▷ The term project consist of an elaborate C programming endeavour that will require working knowledge of the concepts covered up to that point. The points awarded are only part of the importance of the project as one programming question on the final exam will build on the expertise acquired during the project. The term project might include some aspects that will be covered by discovery learning (like the plotting capabilities). This is a team-only project and individual submission cannot and will not be accepted.

▷ The lab grade depends upon attendance and your complete devoted attention to the activities specified in the lab manual: that is, no surfing, texting, emailing, tweeting, etc. The lab manual will detail the activities to perform.

▷ Attendance at classes will be rewarded with participation points on quiz activities. Details will be provided in class by the profesor.

▷ Tests and exams have specific rules and you must abide by them, that may include limited washroom access. It is forbidden to have at your desk or wear on your person any electronic devices (including watches) during the tests and exam.

▷ It is very important to know your CPS125 section number. Marks will be lost on any evaluation missing proper identification, i.e. Family/Last Name, Given/First Name, Section Number and Student Identification Number (only if specifically requested).

▷ Students are responsible for logging on to the course website and Twitter feed regularly (no registration required to read the Twitter feed), and for following all course related instructions so transmitted. Students should also check their email (the ryerson.ca email as per academic policy) daily for any notices from the professors and are responsible for following any directives so sent.

▷ As course topics typically develop based on material from previous lectures, students are strongly urged to attend ALL classes. If you miss any material due to illness or other unavoidable circumstance be sure to catch up before the next class. Many studies have demonstrated that class attendance is the best predictor of success in any class.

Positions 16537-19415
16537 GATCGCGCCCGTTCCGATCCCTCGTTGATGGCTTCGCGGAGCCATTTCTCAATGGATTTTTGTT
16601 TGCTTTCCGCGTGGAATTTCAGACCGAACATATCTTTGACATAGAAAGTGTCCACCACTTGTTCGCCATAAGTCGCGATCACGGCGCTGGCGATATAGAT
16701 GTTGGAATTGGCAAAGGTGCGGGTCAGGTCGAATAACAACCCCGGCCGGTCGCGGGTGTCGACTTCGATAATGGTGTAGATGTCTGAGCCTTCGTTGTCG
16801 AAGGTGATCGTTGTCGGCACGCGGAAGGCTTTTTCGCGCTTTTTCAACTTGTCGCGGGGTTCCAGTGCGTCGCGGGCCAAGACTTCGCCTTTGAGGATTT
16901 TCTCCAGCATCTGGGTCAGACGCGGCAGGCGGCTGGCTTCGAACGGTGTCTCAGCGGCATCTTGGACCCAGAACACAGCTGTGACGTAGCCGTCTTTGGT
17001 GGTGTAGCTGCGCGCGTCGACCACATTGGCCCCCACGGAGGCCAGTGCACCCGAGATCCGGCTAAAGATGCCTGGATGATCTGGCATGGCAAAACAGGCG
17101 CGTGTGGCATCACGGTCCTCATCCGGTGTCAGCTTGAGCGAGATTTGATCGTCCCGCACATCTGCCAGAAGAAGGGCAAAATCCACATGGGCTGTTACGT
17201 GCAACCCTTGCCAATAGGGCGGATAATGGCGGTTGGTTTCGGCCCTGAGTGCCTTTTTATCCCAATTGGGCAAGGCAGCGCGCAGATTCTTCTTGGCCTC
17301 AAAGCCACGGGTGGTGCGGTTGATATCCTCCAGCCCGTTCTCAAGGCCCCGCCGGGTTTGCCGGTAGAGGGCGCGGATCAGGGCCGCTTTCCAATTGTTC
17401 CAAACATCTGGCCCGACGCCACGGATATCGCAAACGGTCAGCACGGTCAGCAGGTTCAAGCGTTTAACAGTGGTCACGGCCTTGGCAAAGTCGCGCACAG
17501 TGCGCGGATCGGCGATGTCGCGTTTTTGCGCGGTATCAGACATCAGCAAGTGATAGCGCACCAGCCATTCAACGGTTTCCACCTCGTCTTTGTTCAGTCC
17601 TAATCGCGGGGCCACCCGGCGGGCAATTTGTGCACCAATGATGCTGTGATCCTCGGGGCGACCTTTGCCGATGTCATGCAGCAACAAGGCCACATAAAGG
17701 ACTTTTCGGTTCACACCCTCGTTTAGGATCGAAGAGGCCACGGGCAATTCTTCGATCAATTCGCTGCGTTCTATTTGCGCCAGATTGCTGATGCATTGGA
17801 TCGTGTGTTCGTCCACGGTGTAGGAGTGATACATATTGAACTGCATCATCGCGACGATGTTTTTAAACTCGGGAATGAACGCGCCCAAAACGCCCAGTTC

▷ Test marks and lab attendance credits will be available on the Brightspace/D2L system or other means specified by your Professor. As per Ryerson regulation, final grades will be disclosed only by the registrar's office.

▷ A faculty course survey will be filled by the students approximately on week 11.

Rules and regulations:
The rules and regulations are for the enjoyment and respect of everyone in the class including yourself. Thank you very much for abiding by them:

▷ Please refrain of talking during the lecture. Everybody needs to hear correctly. If you feel the urge to talk, you are invited to step out of the classroom.

▷ Please shut down you cell phone or put it in vibrating mode during the lecture. If you are expecting an important call, and do not have a vibrating function, please answer it immediately and step out of the classroom to talk.

▷ Please arrive on time, class will promptly begin at :10. If you arrive late or have to leave early, please do so quietly and be nice and close the door behind you if it doesn't close automatically.

▷ Please be reminded that the Graduate Assistants (GAs) are the representatives of the professor in the lab sessions. You are to treat the GAs with respect.

▷ Emails to your professor should always begin with a greeting (Dear Dr. X, Dear Professor Y) and be written in proper English (no chat room lingo please). Your should also always indicate your name (family, given in that order), course (CPS125) and section number in all communications. You must always use your ryerson.ca email to communicate with your professor. Messages sent from other addresses (gmail, hotmail, ...) or missing proper identification as noted just above likely will not be read. Do not use your Student Identification Number unless specifically requested. Messages to the lab assistants and project markers must be CCd to the section Professor.

▷ As some students may be allergic or hyper sensitive to fragrances, please refrain from wearing perfume or cologne in class or lab.

Academic Policies:
a. Ryerson Policies of Interest
Ryerson Senate Policies - http://www.ryerson.ca/senate/policies/